If an agency intends to exercise a purchase option, it should consider including a bargain purchase option in the terms and conditions of the lease. The agency should use judgment in determining whether the purchase option price will be a bargain price at the option date. The difference between the option price and the expected fair value must be large enough to support an agency’s decision to exercise the option.
The term of a capital lease is normally fixed and is non-cancelable. For a capital lease agreement, the term must be 75% or more of the estimated useful life of the leased property. If an agency estimates the useful life of property at 60 months and enters into a lease agreement for that property for 48 months, then the agreement has met the criteria for a capital lease agreement.
The concept of present value is crucial to making an equal comparison of costs between purchase, lease-purchase, and leasing options. Present value refers to the cost of future dollars in today’s dollars. A dollar that is available to use in the future is worth less than the same dollar that is available immediately.
When evaluating leasing alternatives, the future dollars that would be expended in a lease or lease-purchase agreement must be converted to their value in present dollars in order to compare the real costs of each option.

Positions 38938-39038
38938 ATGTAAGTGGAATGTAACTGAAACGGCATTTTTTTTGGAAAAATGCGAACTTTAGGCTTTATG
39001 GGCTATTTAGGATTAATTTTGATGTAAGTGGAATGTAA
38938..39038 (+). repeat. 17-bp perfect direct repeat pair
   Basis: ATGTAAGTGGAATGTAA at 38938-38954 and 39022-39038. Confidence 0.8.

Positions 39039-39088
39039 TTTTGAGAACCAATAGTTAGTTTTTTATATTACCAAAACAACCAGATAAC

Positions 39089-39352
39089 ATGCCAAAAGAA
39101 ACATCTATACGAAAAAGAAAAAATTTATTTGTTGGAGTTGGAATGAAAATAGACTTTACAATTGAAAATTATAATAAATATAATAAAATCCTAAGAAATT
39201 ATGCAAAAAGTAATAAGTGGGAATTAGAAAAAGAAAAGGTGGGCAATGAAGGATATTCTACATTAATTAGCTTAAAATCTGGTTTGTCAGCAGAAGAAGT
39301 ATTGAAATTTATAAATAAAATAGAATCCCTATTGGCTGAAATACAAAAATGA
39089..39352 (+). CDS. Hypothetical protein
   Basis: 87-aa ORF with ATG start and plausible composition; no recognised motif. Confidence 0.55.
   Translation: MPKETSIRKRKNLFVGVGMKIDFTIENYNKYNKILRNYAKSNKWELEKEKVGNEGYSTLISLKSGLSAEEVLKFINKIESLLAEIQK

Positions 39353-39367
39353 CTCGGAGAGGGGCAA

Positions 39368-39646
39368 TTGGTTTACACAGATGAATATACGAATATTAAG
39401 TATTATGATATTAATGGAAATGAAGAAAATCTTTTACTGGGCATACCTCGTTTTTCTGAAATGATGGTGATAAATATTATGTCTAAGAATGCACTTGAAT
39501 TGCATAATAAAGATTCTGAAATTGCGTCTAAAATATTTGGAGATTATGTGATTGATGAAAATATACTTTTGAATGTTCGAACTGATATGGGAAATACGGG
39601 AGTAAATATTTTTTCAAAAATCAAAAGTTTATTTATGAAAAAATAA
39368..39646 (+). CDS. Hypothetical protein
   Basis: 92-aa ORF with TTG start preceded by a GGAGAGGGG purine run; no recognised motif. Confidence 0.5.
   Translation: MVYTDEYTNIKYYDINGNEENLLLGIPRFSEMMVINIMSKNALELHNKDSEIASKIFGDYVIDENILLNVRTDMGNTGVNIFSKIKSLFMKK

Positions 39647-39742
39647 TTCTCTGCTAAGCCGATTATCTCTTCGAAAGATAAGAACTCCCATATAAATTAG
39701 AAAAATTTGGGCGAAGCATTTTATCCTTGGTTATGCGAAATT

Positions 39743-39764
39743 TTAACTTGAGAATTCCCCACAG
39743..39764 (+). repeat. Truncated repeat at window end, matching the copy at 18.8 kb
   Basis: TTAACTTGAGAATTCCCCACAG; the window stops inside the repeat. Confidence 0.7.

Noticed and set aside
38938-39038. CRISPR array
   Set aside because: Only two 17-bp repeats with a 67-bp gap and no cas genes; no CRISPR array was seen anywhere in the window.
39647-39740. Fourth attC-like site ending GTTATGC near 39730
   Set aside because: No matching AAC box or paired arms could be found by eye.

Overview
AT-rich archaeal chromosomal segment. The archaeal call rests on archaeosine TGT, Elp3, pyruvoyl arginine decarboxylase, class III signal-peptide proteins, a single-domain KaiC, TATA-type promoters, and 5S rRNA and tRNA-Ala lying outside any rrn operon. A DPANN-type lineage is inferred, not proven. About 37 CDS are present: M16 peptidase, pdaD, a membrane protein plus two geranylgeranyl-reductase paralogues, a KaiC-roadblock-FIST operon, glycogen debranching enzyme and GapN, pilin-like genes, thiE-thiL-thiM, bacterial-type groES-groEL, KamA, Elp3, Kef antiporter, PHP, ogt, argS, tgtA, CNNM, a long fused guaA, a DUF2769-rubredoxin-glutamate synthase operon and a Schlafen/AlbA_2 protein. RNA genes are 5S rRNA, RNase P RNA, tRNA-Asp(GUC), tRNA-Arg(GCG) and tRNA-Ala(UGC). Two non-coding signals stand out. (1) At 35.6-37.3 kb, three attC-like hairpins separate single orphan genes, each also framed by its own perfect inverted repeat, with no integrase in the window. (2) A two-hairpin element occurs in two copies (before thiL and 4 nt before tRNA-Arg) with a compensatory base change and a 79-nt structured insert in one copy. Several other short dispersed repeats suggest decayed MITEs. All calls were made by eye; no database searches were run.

For a capital lease agreement, the present value (PV) of future dollars is determined by the following formula:
C=Total dollar amount
i = Periodic interest rate
n = Number of time periods
A sample cost analysis using present value, based on a 10% interest rate, a five-year lease term and fair value of $345,000 is provided below.
|Day 1/Year 1 beginning of lease||312,740|
|Day 1/Year 1||75,000||-||75,000||237,740|
|Day 1/Year 3||75,000||18,651||56,349||130,165|
|Day 1/Year 4||75,000||13,017||61,983||68,182|
|Day 1/Year 5||75,000||6,818||68,182||0|
The present value of future lease payments at the beginning of the lease is $312,740. At 90.65% of the fair value of the leased property, the present value of minimum future lease payments meets the criteria for a capital lease agreement.
A lease is considered non-cancelable if there is no provision for an agency to terminate at any time for any reason. Lease agreements commonly contain a fiscal funding clause that allows for the cancellation of the lease if the state does not appropriate the funds necessary to make the required lease payments. In this circumstance, if the chances of the lease being canceled due to non-appropriation are remote, the lease is considered non-cancelable, and meets the criteria for a capital lease agreement.